The slow implementation pace of Europe’s chemicals legislation is a very real problem. Most recently the Environmental Council, which consists of the Environmental Ministers of all EU member states, publically expressed its deep concerns regarding REACH and the goal to have all relevant SVHCs on the REACH Candidate list by 2020. In late December the Council said: “given the decline in the number of SVHC dossiers, achieving the objective to list all relevant SVHC in the REACH candidate list by 2020 is at risk.”
“ChemSec could not agree more with Europe’s ministers. It’s only three years left until 2020 and we would like to see a plan for how to reach this goal. There is a need for a stronger political will and concrete actions”, says ChemSec Policy Advisor Frida Hök.
By comparing the number of substances on the Candidate List with the SIN List, ChemSec’s own identified list of SVHC substances, which builds on the same SVHC criteria as REACH, you see a striking difference. The SIN List currently holds 862 chemicals, while the Candidate List holds a measly 173.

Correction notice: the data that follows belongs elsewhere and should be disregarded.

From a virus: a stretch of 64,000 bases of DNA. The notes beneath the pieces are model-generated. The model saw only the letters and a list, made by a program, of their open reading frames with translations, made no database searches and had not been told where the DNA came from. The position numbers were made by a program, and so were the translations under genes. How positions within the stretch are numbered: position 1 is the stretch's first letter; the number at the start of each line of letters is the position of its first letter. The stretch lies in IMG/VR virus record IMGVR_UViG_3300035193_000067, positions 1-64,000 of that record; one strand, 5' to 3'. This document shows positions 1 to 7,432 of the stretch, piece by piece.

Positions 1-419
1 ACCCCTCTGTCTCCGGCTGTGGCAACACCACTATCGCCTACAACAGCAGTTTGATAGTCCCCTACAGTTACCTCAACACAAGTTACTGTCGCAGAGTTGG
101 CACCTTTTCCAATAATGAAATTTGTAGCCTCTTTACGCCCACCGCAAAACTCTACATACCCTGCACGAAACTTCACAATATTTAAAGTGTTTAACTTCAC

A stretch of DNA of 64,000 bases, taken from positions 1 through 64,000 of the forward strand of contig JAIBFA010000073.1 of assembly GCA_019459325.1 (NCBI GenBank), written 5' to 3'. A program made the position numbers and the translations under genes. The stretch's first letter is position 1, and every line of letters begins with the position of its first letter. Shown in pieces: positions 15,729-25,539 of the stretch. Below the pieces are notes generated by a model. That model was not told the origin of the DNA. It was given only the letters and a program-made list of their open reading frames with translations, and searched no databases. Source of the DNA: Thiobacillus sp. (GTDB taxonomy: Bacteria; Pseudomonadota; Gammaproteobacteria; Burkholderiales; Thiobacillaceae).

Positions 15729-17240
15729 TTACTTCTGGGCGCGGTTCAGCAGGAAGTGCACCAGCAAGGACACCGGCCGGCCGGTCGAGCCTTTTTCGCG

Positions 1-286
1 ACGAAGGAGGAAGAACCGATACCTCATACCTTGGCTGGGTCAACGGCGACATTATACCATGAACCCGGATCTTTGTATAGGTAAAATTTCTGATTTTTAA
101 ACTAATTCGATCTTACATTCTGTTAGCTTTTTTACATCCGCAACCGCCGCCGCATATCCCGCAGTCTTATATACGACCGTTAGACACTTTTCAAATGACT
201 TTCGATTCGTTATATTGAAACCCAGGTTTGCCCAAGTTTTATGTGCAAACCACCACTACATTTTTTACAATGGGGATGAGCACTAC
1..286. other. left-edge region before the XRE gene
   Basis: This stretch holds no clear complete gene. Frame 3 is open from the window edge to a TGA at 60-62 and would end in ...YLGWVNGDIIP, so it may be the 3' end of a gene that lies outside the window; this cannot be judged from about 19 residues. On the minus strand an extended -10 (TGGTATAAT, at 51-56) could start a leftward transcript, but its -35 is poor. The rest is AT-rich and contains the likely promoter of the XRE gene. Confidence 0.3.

Currently there is a public consultation running asking for input from stakeholders all across the EU how REACH could be more effective. ChemSec has written about this in the past and have also handed out extensive advice to companies wishing to partake. With the deadline now only two days away (Jan 28th) it’s imperative that all affected parties speak up.
“The main points raised by ChemSec is the need for higher quality of chemical information from companies and the need to speed up the phase out process of hazardous substances. We would also like to see groups of chemicals regulated to a larger extent as well as imported articles to be included in the authorisation process”, Frida Hök says.
“This might sound like very burdensome changes for companies, but by looking closer at it you will see it is actually the other way around. Our proposed changes will make it easier for progressive companies to keep their supply chains toxic free and it will make sure producers of safe alternative chemicals are more visible in the marketplace.”
Also the Environmental Council speaks up on many of the issues put forward by ChemSec in the public consultation.
“We urge for the Commission to acknowledge the strong message from the Environmental Council, to carefully study the suggestions for improvement of REACH coming in from the public consultation and then to work hard to get REACH on track”, Frida Hök says.